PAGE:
Ehlers-Danlos syndrome (EDS) is a rare tissue disorder that has six specific types. Ehlers-Danlos syndrome affects a person’s connective tissue, the tissue that separates, connects and supports different organs in the body. Collagen, the protein in connective tissue, is affected most by EDS. Depending upon the type of EDS an individual has, their skin, joins, muscles, ligaments, blood vessels, and visceral organs can be affected.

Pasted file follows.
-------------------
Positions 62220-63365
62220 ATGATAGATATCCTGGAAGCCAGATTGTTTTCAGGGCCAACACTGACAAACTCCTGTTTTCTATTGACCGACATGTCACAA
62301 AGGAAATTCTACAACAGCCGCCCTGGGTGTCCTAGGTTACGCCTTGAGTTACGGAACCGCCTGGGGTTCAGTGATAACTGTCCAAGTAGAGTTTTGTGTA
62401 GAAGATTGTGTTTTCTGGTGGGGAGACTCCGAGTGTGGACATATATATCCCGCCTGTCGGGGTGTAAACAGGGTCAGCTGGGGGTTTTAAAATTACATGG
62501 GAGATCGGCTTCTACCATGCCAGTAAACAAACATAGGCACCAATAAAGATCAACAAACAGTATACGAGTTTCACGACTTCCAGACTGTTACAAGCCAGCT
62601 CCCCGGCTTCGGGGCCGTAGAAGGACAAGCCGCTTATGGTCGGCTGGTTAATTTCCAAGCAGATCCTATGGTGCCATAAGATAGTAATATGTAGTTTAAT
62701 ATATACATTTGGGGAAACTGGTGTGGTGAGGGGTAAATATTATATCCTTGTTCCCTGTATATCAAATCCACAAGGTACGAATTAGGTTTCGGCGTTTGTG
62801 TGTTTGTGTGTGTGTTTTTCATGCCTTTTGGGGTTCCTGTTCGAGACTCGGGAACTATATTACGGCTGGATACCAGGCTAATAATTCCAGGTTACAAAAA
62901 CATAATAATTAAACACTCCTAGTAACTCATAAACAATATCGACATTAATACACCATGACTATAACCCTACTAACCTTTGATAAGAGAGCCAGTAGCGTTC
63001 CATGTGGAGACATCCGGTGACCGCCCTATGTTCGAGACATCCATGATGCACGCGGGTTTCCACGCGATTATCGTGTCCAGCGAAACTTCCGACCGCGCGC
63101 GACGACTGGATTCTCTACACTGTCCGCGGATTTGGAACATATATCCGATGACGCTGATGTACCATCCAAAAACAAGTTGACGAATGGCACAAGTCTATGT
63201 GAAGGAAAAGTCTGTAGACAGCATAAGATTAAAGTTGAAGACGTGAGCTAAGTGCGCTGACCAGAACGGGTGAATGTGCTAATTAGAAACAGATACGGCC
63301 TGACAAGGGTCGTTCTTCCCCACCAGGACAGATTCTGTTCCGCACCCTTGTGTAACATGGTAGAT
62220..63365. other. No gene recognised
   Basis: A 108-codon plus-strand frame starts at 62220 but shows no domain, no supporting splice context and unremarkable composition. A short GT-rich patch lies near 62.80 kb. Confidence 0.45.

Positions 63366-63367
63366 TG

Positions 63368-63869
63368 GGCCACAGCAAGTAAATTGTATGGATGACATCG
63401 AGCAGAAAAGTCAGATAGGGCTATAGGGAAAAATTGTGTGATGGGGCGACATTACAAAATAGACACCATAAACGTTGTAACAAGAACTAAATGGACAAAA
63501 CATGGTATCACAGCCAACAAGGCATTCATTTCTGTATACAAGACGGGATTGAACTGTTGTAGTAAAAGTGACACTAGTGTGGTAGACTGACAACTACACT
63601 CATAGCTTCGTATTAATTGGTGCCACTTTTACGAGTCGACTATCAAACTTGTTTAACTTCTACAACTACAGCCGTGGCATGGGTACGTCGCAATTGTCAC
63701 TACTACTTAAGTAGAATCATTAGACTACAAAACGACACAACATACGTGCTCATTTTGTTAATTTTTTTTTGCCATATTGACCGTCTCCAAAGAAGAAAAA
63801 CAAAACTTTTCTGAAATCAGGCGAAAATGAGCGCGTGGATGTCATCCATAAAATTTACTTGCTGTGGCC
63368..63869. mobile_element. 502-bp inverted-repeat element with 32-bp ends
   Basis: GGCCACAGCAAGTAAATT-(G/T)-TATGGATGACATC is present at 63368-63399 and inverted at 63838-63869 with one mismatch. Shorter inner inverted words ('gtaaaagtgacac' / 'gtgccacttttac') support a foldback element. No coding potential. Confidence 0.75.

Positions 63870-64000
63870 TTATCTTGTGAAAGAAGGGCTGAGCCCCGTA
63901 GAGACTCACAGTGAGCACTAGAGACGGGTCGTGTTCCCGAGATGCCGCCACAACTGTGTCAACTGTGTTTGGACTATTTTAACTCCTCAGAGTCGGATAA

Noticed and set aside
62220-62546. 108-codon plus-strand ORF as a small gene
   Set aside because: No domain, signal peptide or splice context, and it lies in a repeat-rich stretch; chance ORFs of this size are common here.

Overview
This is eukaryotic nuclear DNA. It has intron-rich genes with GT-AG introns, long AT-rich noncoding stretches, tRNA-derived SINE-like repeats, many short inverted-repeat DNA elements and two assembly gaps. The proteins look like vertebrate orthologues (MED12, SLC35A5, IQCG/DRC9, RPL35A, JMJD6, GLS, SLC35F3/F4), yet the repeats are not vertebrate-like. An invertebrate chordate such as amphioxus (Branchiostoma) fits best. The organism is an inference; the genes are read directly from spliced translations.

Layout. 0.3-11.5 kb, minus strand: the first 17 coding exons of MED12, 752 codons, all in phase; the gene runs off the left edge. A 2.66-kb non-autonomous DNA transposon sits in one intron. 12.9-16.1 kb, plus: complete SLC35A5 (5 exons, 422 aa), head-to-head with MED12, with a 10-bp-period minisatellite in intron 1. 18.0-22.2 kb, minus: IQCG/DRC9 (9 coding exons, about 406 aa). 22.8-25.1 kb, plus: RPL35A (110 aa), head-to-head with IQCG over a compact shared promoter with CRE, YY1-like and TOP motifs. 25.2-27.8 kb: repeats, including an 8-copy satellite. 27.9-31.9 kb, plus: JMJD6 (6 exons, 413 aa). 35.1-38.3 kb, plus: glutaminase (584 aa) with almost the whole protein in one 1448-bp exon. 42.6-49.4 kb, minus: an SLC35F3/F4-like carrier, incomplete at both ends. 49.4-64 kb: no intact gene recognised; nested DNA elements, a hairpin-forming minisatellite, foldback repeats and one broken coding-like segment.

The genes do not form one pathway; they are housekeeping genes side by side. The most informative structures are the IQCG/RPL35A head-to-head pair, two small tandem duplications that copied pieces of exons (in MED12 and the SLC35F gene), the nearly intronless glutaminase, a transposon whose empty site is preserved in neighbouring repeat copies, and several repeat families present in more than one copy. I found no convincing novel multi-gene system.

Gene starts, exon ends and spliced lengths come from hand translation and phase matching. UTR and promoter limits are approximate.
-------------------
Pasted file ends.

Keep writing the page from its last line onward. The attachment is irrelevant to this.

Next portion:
Kyphoscoliotic type EDS is a rare but severe type of EDS. Babies born with this type have weak muscle tone (hypotonia) and loose joints. The weak muscle tone leads to gross motor delays such as learning to roll over, sit, crawl or walk at later times than expected. The baby’s eyes may have very small corneas (microcornea). Scoliosis, or a curving of the spine, is present at birth and becomes progressively worse with age. This condition often becomes so severe between ages 10-30 years that the individual may no longer be able to walk. Later complications may include spontaneous arterial rupture, rupture of the sclera (white protective part of the eye) after minor trauma (due to it being fragile), and low bone mineral density (osteopenia). This type of EDS is caused by an error or mutation in the PLOD1 gene, which codes for a collagen modifying enzyme. Kyphoscoliotic type EDS is inherited in an autosomal recessive manner. A genetic counselor or specialist can help you understand the genetics. Diagnosis can be made through a special urine test. Although there is no cure at present, doctors may seek help from various therapists and specialists to help those affected. If your child or a family member has been diagnosed with kyphoscoliotic type EDS, talk with your doctor about the most current treatment options. Support groups are also a good source of support and information.